Later in the interview Rose said that some people “say the following things—Jeff [Zucker] is a brilliant tactician and not a great strategist. He came to the job without an understanding of Hollywood but [with] an understanding of news and ‘The Today Show.’ And therefore when you look at those mistakes and you look at this [Jay Leno at 10 p.m. and Conan O’Brien taking over the “Tonight Show” at 11:35 p.m.] mistake, accountability and responsibility might have suggested they needed a new man as head of NBC Universal.
Zucker: Well, look, I will tell you that, again, I think some context is important there. I’m very proud of the job that we’ve done at NBC Universal in the three years that I’ve been in the role [of President and CEO of the company].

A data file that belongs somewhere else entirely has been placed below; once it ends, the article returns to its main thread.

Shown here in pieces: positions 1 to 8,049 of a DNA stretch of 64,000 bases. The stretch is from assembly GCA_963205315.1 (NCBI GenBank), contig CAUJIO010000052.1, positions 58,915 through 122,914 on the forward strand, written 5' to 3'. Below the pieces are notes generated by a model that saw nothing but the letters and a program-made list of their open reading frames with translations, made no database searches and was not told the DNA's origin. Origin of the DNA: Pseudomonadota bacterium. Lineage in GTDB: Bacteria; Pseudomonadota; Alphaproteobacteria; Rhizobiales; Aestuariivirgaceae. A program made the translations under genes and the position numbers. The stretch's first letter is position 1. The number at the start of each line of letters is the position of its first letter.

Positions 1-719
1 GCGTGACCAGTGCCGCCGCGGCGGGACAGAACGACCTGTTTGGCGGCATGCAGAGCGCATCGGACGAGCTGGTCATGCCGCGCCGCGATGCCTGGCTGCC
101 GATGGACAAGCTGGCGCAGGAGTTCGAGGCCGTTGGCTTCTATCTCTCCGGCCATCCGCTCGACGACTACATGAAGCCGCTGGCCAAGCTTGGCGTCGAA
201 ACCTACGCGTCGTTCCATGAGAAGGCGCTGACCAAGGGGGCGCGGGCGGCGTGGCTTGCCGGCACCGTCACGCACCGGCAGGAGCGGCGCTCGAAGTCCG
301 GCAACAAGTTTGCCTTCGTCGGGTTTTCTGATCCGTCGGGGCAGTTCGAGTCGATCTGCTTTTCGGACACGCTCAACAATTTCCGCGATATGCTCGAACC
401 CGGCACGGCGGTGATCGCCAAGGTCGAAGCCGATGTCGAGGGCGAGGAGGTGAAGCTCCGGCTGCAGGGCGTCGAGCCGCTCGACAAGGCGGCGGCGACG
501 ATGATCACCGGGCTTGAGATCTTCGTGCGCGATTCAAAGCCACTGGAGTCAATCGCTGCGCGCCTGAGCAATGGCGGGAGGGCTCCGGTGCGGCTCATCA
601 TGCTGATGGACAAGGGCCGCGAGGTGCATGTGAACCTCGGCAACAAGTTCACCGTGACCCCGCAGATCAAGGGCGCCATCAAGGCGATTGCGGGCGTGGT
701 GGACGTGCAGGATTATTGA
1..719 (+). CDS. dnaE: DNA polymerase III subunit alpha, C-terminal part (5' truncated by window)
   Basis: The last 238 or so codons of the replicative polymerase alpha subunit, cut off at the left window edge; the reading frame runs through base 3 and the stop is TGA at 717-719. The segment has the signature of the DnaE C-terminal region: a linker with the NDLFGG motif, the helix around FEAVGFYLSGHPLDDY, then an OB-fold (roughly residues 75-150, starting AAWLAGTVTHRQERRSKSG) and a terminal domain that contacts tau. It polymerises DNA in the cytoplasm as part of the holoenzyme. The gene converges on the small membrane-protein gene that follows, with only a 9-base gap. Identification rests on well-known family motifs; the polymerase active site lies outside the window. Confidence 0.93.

And if you look at the scope of what we’re talking about here, again, NBC Entertainment is a tiny piece of the overall company. We’ve had great success in most parts of the company. I think we’ve—
Rose: Except network television.
Zucker: Except network entertainment television.
Rose: Right, which has often been the identifying—
Zucker: Agreed. And that’s why—and I understand that. And I understand that’s why there’s so much angst over this, and I get that. And, frankly, we need to do a better job. And I want to do a better job.
Rose: But at some point if you don’t do better then somebody ought to say "Well, I should turn this over to someone else and somebody else ought to have their hand at it."